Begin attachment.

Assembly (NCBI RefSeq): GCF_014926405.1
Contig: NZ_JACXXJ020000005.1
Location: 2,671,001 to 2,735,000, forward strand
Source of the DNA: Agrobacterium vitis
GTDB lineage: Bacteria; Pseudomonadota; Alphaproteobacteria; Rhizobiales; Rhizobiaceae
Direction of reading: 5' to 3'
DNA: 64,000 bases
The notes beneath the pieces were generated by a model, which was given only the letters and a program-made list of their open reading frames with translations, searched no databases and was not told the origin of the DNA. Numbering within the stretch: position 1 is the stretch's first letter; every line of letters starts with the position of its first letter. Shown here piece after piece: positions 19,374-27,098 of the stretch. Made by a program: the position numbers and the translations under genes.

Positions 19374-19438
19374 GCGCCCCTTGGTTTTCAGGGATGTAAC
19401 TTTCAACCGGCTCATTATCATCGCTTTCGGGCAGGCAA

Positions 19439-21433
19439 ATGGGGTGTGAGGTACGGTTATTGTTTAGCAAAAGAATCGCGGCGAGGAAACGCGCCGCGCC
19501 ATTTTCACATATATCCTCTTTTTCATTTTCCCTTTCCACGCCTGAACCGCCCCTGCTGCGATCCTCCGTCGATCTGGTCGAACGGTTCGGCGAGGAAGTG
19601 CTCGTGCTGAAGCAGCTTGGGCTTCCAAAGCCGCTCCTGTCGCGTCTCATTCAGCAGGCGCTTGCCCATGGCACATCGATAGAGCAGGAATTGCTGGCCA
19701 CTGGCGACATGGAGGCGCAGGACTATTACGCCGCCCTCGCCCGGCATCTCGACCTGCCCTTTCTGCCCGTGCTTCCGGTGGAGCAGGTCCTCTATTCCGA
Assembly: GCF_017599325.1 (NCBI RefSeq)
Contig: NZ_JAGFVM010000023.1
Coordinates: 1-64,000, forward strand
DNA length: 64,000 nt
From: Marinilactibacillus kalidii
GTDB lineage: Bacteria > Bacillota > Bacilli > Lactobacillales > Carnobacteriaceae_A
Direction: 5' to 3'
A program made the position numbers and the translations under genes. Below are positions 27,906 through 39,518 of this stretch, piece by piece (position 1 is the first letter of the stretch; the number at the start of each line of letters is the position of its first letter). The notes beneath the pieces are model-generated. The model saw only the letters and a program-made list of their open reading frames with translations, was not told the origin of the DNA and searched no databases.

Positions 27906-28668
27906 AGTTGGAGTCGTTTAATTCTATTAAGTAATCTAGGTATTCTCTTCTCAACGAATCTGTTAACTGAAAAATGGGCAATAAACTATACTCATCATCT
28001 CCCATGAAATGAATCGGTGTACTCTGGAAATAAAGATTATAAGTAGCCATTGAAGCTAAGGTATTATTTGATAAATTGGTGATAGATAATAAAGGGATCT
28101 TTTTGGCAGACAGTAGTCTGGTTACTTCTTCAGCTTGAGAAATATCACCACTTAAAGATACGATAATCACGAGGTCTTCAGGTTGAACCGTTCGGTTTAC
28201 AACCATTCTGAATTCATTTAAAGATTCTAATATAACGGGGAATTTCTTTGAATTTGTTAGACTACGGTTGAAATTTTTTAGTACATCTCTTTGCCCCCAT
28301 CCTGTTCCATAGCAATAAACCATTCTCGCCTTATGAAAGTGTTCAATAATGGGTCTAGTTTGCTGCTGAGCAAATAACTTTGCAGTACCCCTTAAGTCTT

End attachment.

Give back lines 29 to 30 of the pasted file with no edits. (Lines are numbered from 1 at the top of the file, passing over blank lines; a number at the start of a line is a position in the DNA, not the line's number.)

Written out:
28201 AACCATTCTGAATTCATTTAAAGATTCTAATATAACGGGGAATTTCTTTGAATTTGTTAGACTACGGTTGAAATTTTTTAGTACATCTCTTTGCCCCCAT
28301 CCTGTTCCATAGCAATAAACCATTCTCGCCTTATGAAAGTGTTCAATAATGGGTCTAGTTTGCTGCTGAGCAAATAACTTTGCAGTACCCCTTAAGTCTT